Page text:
I’m a words person. I can’t remember that ever not being true. Not just a sentences person, a meanings person, a linguistic semiotics person, though all of those too, but a letters-on-pages person.
There was, clearly, a time before I could read, but I can’t remember it. Nor can I remember a time when I wasn’t fascinated by the shapes of letters, their lines and curves and circles and the small differences in the ways they’re formed; and by the ways they combine into syllables, phonemes, words, the strange admixtures of English pronunciation and spelling. I used to invent phonetic alphabets in my head before I learned the international one. If I know a word, I know how to spell it, and if I don’t know how to spell a word, I don’t know it: the words I think in are visual things. (This has been very helpful in learning European languages, but I can’t imagine how I would go about approaching a non-Roman alphabet.)
All of this is very useful for a student of English Literature, but as my academic interests have come to slide away from the strictly literary (though never leaving that behind) and towards media, film, TV, online spheres of words and so much more, I’ve come to realise how many other kinds of thinking there are and how much words and sentences can only partially encompass. I can write about a song, a video, a picture; I can write myself in circles about the paradoxes of representation, the impossibility of approaching things as if they were outside language, but there are still myriad things a visual or auditory art maker can do that I’ll never approach.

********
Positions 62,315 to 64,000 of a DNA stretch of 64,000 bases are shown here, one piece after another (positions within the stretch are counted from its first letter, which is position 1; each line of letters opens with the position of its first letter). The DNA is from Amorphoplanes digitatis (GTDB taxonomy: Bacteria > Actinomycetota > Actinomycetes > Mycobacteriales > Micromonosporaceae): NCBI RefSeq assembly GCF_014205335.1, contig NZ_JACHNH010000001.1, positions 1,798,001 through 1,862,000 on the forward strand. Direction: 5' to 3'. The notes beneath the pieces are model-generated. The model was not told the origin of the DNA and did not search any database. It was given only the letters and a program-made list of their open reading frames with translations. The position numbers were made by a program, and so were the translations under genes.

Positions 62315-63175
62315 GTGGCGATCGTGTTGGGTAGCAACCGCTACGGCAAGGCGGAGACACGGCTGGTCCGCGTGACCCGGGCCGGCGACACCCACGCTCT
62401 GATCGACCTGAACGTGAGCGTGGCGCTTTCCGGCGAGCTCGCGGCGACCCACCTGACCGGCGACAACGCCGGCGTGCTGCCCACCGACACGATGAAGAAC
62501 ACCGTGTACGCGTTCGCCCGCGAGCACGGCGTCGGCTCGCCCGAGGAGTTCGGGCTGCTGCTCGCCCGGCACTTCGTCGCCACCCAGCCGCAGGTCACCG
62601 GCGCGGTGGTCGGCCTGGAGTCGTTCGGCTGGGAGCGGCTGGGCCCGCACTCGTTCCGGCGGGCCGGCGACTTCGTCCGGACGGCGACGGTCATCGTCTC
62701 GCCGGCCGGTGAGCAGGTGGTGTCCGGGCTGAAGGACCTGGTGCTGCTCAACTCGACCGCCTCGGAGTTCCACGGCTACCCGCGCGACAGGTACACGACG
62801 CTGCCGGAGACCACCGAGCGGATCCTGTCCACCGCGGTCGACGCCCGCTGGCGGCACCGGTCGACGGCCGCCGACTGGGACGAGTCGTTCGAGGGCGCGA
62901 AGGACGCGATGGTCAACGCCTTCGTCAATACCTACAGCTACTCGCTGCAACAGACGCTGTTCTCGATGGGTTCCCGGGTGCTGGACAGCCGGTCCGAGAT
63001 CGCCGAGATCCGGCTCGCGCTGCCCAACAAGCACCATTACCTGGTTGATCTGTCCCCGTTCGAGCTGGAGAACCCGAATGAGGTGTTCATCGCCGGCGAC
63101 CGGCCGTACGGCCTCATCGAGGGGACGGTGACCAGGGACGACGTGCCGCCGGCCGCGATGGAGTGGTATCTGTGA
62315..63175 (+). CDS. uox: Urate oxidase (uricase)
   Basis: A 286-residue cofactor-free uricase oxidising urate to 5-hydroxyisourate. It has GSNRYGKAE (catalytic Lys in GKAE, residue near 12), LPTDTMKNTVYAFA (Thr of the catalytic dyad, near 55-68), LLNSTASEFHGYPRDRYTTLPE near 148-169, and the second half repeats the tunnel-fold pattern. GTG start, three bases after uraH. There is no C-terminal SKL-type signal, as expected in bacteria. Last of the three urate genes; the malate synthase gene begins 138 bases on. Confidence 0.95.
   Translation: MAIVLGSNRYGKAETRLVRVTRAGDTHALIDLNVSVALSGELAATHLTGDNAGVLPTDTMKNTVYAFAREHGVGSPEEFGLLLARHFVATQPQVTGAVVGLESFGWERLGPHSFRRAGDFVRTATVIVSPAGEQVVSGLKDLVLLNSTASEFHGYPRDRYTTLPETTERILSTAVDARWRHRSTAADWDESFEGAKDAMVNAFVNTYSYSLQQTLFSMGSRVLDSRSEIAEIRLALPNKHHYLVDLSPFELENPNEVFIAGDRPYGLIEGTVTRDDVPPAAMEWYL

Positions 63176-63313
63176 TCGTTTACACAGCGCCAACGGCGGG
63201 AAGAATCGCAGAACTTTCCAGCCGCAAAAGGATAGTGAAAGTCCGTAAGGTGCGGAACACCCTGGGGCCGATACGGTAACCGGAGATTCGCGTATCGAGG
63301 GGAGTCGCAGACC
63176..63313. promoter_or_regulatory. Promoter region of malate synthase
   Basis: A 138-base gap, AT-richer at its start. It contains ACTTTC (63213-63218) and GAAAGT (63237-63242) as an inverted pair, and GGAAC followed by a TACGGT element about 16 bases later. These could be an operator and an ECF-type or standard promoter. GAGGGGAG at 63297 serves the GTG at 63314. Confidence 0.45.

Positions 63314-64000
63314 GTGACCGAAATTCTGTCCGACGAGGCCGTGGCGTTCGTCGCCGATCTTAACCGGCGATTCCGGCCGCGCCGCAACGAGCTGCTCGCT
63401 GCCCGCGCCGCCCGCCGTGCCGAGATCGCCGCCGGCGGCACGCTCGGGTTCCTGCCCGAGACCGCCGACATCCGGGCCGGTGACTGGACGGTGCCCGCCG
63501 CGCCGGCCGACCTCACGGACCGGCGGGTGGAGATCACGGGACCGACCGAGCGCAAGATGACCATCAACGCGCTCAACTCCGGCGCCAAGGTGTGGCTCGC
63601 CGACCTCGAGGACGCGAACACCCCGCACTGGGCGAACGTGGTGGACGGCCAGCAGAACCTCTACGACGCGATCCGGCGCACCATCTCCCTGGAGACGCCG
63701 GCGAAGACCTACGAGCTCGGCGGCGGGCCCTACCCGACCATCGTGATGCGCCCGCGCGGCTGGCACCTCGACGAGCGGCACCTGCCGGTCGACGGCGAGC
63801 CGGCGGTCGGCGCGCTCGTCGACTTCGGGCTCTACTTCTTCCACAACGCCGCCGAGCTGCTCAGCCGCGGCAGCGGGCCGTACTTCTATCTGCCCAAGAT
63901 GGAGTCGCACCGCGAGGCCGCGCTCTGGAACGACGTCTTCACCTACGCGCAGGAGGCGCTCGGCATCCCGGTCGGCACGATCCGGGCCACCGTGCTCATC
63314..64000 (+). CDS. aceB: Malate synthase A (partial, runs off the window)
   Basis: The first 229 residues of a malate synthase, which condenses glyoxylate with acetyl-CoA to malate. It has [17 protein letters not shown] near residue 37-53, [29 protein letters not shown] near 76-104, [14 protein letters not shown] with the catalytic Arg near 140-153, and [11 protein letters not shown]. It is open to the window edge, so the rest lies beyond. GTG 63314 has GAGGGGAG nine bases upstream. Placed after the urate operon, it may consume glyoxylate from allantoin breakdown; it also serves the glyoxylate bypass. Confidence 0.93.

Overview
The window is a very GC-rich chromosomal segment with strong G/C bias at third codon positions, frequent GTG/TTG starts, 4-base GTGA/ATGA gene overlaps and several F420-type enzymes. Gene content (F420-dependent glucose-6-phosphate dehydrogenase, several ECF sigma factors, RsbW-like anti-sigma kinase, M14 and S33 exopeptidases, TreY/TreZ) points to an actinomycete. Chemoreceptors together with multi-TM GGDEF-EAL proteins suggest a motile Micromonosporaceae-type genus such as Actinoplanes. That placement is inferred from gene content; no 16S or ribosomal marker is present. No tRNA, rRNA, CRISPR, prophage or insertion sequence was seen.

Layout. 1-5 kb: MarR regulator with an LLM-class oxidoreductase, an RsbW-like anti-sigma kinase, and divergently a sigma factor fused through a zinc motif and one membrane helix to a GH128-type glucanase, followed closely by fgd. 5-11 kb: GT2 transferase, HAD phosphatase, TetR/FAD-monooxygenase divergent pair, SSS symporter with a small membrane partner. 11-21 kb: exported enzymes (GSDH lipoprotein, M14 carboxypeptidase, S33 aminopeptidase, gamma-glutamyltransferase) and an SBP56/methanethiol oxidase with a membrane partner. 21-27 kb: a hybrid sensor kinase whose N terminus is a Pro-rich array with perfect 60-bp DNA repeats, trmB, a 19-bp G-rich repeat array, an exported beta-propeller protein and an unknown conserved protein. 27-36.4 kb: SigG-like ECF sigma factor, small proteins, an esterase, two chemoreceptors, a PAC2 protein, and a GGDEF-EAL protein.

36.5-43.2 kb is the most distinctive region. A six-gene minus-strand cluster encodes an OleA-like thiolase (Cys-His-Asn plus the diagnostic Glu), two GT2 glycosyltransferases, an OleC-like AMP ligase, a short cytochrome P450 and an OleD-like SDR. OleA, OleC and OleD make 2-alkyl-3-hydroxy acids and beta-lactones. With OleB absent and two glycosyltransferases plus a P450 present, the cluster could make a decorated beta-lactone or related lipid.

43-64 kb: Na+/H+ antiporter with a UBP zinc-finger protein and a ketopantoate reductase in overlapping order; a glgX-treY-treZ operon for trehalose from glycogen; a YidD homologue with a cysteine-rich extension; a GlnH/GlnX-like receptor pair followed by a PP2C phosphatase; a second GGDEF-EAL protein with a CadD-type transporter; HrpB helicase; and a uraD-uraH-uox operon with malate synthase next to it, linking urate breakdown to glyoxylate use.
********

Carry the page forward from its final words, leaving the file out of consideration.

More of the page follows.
Lately, I’ve entered into a fascination with one particular genre of audiovisual artistic communication: vidding, which is what members of media fan subcultures (and some other people) call it when they edit clips of TV shows together with songs to make interpretive music videos. Fans have been doing this since before VCRs were widely available, but new media technologies have given them a lot more options, and there’s some seriously great art coming out of vidding culture now. One of the reasons fanvids fascinate me so much is that they juxtapose sounds and images to create arguments, doing intellectual work for which it would be easy to assume words are perfectly adequate, and showing — by emotional resonances, by multifaceted interpretive possibilities — that even without creating from whole cloth in a traditional sense (not that there aren’t fanvids that do that), just in the art of context audiovisuality is worth more than the sum of its parts or the list of its interpretations.